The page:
Sugar. Saturated fat. Sodium. These are the three bad guys of public health — meaning your health.
They’re found in abundance in many processed foods — those shelf-stable products that come in boxes or crinkly packages. Canadians consume these foods daily and eating too much of them increases your risk of diabetes, stroke, heart attack and even some cancers. You probably already know this, right? But it can be hard to track how much of the dangerous triad you’re getting.
Knowing how to read a nutrition label is a good start — and that’s about to get easier, according to William Yan, ’82 BSc,’83 BSc(Spec Cert), ’86 MSc, ’90 PhD. He is overseeing the nutrition label revamp as the director of the Bureau of Nutritional Sciences, Food Directorate at Health Canada. The organization has developed new nutrition labels and ingredient lists and Yan says food manufacturers will have to use the new labels by 2021. Some of them will start using the new labels sooner.
“The chronic disease burden is a huge drain on the overall health-care system,” Yan says. Instead of waiting until people get these diseases, he says, “it makes a lot of sense to put efforts into helping Canadians eat healthier.”
Part of Health Canada’s clearer labelling effort includes front-of-package nutrition symbols, which are in the process of being finalized for publication. In the shopping aisle, the new symbols will alert you at a glance if a single serving of food contains more than 15 per cent of the daily recommended value of sugar, sodium and/or saturated fat. “Use that information to guide you as to whether you want to purchase that food,” says Yan, “also, how much or how often you want to eat it.” The best way to avoid excess sodium, saturated fat and sugar is to shop the perimeter of the grocery store, where the fresh food lies, and to prepare meals yourself. Of course, most of us buy processed foods at least sometimes and the new labels are designed to help us choose in a more deliberate way.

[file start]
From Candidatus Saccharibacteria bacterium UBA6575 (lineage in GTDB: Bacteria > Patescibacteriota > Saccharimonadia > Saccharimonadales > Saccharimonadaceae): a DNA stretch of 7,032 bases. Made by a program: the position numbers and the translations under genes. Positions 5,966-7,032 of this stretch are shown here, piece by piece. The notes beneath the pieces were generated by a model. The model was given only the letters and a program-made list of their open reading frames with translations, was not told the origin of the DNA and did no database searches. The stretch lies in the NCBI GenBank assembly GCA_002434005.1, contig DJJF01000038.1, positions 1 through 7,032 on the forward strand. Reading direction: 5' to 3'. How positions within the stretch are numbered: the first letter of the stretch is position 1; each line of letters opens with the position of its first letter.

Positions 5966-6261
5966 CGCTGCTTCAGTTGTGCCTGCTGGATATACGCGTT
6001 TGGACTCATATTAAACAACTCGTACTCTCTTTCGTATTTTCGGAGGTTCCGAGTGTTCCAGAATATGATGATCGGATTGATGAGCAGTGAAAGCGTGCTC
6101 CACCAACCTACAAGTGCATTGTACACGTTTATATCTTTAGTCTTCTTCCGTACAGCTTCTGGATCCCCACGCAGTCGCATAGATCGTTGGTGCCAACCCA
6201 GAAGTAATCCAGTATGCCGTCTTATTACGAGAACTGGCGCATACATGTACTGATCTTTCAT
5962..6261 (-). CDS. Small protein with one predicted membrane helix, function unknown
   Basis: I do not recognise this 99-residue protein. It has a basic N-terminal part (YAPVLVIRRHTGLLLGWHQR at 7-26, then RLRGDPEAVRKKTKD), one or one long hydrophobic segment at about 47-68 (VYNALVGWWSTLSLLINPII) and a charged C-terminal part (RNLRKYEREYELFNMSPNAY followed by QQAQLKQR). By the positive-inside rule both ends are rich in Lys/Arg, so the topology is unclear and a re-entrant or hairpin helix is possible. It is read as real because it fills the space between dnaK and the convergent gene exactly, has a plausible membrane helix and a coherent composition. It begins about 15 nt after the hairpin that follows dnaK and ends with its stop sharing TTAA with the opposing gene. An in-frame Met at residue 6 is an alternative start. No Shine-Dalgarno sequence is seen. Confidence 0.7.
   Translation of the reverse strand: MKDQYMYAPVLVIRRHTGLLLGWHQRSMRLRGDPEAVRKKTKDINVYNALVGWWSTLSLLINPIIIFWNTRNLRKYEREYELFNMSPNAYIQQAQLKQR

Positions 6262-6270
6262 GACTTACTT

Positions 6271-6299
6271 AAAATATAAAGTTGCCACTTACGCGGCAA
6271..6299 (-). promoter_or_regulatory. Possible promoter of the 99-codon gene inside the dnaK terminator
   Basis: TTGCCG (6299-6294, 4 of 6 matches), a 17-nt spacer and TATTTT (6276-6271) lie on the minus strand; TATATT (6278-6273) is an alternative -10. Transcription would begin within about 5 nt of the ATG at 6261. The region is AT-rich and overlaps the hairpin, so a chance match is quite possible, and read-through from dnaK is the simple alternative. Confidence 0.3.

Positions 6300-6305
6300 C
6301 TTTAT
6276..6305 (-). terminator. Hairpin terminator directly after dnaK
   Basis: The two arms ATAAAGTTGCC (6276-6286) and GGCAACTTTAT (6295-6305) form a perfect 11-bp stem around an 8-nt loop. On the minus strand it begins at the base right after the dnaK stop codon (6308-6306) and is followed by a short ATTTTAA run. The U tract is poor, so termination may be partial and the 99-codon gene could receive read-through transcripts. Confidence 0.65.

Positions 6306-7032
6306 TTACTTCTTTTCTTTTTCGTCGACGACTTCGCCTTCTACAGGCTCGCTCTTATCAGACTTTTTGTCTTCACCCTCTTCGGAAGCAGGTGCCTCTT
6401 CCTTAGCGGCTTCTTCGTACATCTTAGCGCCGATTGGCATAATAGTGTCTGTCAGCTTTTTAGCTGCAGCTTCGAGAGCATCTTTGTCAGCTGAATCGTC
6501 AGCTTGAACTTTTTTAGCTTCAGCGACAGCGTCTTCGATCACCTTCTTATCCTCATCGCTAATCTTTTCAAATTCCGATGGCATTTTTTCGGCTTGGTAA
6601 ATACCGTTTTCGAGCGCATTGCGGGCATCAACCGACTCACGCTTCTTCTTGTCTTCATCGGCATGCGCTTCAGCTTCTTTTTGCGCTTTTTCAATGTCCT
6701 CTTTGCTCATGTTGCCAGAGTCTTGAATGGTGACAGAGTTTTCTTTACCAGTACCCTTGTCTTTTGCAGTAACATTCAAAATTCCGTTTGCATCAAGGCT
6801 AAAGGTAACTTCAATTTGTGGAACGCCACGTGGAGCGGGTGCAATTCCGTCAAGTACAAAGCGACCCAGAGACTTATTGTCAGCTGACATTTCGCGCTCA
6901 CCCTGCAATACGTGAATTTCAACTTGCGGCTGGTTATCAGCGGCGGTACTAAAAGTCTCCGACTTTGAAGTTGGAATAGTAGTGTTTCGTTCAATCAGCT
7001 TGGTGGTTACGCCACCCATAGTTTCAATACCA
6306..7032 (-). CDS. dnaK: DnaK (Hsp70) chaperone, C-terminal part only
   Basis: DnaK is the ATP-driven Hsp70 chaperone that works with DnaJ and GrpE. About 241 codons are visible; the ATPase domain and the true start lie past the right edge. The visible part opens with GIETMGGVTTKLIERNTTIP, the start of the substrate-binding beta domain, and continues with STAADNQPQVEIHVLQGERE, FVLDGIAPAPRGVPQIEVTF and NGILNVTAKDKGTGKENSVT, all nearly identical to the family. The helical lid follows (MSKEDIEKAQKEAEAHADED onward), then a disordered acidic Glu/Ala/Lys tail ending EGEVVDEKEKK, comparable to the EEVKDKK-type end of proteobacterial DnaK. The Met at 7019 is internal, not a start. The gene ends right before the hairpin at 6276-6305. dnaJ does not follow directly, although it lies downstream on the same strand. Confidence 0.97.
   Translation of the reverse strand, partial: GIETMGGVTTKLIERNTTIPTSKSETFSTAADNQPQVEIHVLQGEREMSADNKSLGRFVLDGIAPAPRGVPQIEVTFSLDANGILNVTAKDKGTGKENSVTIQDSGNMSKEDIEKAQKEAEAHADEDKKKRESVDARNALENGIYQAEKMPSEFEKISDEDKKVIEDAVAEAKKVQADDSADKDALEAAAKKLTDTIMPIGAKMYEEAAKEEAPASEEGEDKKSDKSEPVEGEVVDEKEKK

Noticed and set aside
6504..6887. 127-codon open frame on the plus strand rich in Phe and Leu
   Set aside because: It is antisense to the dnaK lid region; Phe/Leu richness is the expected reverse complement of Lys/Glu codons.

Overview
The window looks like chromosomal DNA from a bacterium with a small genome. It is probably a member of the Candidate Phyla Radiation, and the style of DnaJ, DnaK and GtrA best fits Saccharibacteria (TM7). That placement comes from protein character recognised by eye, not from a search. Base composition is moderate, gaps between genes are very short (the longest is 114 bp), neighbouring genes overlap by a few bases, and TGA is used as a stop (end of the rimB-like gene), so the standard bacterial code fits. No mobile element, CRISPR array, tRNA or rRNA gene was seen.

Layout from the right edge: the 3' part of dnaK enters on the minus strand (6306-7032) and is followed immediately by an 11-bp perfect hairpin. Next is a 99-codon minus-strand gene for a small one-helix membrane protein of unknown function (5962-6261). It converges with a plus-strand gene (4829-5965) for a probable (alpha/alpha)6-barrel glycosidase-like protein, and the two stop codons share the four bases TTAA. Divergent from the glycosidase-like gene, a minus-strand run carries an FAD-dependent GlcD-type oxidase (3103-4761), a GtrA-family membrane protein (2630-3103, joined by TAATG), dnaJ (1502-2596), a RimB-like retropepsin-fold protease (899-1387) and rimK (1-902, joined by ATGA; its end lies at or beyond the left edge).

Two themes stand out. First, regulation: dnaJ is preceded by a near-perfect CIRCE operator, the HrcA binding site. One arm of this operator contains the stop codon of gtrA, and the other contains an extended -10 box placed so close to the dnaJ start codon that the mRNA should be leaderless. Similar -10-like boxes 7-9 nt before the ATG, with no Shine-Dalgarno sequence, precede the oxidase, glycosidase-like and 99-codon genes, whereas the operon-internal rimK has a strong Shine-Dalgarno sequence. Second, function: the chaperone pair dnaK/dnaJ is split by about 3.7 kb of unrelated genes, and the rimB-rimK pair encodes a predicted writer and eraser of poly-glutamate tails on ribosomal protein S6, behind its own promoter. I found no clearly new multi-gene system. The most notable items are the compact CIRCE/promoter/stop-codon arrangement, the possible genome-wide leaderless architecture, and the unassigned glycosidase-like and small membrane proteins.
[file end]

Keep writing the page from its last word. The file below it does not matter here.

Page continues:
Here’s what you should know before you hit the grocery store:
1: Sodium. “Canadians consume way more sodium than they need for healthy body function,” Yan says. You need only 1,500 mg of sodium from all food sources over the course of a day. For perspective, one teaspoon of table salt has more than 2,300 mg of sodium. Too much contributes to high blood pressure, which can lead to heart disease and stroke. Look for the “% Daily Value” column in the nutrition facts table and choose foods with five per cent or less daily value of sodium in one serving. The new table will also have a “% Daily Value” footnote at the bottom to help you understand how much sodium and other nutrients are in your food. For example, five per cent is a little and 15 per cent is a lot.
2: Saturated fat. A small amount of this is fine, but overconsumption is linked to heart disease and stroke. When comparing products, choose the one with as little saturated fat as possible. Look for foods with five per cent or less daily value of saturated fat. Saturated fats are found in meat, lard, palm oil and butter, but not in canola, olive or sunflower oil.
3: Sugar. “Sugar doesn’t directly lead to a specific disease, but it does lead to empty calories,” Yan says. Empty calories factor in obesity, which is linked to diabetes and other chronic diseases. Health Canada says a well-rounded eating plan includes no more than 100 grams of total sugars per day (equaling about half a cup). To put this in perspective, a can of cola has 35 grams of sugar with no appreciable nutritional value. Yan recommends that you get most of your sugars from fruit, vegetables and unsweetened dairy products such as plain milk or yogurt. Check the sugar content and avoid anything with 15 per cent or more daily value of sugar per serving.
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